Sunday, February 5

One obligatory Super Bowl post, comin' right up . . .

I say "obligatory" because, as you've no doubt realized if you've been reading this blog for any length of time, any Super Bowl that doesn't include the Redskins automatically has two big strikes against it in terms of capturing my interest. Now, football has always been the one sport I will make a point to watch even if I don't particularly care about either of the teams participating; which distinguishes it from, say, baseball, which I like but can't really get into beyond rooting for the Braves or the continued misery of the Mets, or pro basketball, which for me occupies a level of awareness somewhere around performance art or Canadian politics. Particularly if there's nothing else on, not only will I sit down and watch a football game pitting, say, Central Southwestern Bumfuck Tech against the Greater Birmingham School for the Deaf, Dumb, and Blind, I can probably pick someone to root for within five minutes of kickoff. (That would be Birmingham DD&B, by the way. Underdogs and all that.)

But for the last 10 years or so -- likely coinciding with the point at which the Bulldogs began superseding my NFL loyalties in terms of which team I lived with, died with, ate, slept, and pooped -- the Super Bowl has maintained a distressing trend whereby it seems to be less and less of a big deal to me with each passing year. When I was a kid, the Super Bowl was Must-See TV pretty much every year, because there was a good chance it would feature either the 'Skins to root for or the Cowboys to root against. But the chore of picking a team to root for has gotten to the point where it now requires real physical effort on my part, as evidenced by this timeline:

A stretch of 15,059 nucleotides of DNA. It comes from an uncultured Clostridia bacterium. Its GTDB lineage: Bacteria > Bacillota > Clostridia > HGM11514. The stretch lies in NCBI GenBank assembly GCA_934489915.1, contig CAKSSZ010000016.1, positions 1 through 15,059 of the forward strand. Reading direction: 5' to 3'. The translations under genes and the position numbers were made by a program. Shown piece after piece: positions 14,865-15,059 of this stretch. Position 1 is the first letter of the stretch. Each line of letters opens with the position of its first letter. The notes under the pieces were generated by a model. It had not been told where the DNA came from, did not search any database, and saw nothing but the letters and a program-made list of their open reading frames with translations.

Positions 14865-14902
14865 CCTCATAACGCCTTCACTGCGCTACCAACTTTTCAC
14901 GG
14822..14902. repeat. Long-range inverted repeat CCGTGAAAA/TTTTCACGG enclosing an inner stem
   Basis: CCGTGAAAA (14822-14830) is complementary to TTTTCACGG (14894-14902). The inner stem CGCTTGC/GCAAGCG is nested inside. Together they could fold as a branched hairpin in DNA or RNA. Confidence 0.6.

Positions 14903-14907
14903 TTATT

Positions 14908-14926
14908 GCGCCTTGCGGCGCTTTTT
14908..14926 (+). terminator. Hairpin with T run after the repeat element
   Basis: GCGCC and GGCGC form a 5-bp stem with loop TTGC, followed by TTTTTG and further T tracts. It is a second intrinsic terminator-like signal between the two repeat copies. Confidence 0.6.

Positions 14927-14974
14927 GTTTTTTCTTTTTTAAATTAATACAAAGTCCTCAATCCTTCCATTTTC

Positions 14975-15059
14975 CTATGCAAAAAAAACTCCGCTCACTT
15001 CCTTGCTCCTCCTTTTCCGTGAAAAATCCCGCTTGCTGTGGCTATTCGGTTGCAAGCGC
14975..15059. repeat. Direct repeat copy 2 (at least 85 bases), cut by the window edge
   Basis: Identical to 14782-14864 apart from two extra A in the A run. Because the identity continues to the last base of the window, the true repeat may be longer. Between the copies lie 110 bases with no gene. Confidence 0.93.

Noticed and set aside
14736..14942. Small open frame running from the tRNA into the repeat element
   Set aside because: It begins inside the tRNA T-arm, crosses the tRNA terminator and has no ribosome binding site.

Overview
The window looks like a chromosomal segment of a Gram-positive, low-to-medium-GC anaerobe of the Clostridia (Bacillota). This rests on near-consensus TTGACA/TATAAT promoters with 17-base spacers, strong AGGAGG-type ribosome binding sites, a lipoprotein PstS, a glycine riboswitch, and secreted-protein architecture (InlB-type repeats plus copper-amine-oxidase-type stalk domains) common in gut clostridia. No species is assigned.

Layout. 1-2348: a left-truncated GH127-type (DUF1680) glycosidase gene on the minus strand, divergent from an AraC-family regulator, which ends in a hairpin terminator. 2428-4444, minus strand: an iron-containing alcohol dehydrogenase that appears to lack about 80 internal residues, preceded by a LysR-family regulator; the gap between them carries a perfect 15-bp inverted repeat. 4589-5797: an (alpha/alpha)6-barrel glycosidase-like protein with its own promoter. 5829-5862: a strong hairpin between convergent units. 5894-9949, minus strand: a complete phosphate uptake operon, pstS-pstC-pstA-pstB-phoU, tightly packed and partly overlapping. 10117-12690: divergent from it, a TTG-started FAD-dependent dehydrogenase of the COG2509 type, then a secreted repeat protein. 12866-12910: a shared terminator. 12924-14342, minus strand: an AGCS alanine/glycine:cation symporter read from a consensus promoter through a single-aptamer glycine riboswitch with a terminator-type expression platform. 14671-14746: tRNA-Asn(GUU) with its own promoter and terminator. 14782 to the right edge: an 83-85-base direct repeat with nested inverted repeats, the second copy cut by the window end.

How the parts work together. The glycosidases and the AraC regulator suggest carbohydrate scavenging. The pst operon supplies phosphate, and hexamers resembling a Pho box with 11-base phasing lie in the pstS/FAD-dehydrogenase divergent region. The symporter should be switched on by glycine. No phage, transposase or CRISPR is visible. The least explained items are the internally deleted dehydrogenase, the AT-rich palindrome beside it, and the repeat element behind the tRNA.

1998, Green Bay vs. Denver: Liked Brett Favre, didn't buy into the whole "Shucks, wouldn't it be great if John Elway finally won a Super Bowl?" lovefest. Dude, if Elway hasn't won a SB yet, whose fault is that? Advantage: Packers.
1999, Denver vs. Atlanta: Gotta go with the semi-hometown team, naturally, although even before the big day finally rolled around all of us in Athens probably had some idea what a massive windmill we were tilting at with those guys. Advantage: Falcons.
2000, St. Louis vs. Tennessee: These were the salad days of Kurt Warner, back when you could root for him out of sheer stunned excitement rather than "Aw, don't worry, man, Eli Manning ain't shit" pity. Advantage: Rams, though I'd be lying if I said I wasn't hoping Kevin Dyson would get that one last yard and force OT.
2001, Baltimore vs. New York: Giants, feh. And if the 'Skins can't get out of bed in the morning, much less make it to a Super Bowl, I can at least plaster a smile on my face and pretend that B-more is the next best thing. Advantage: Ravens.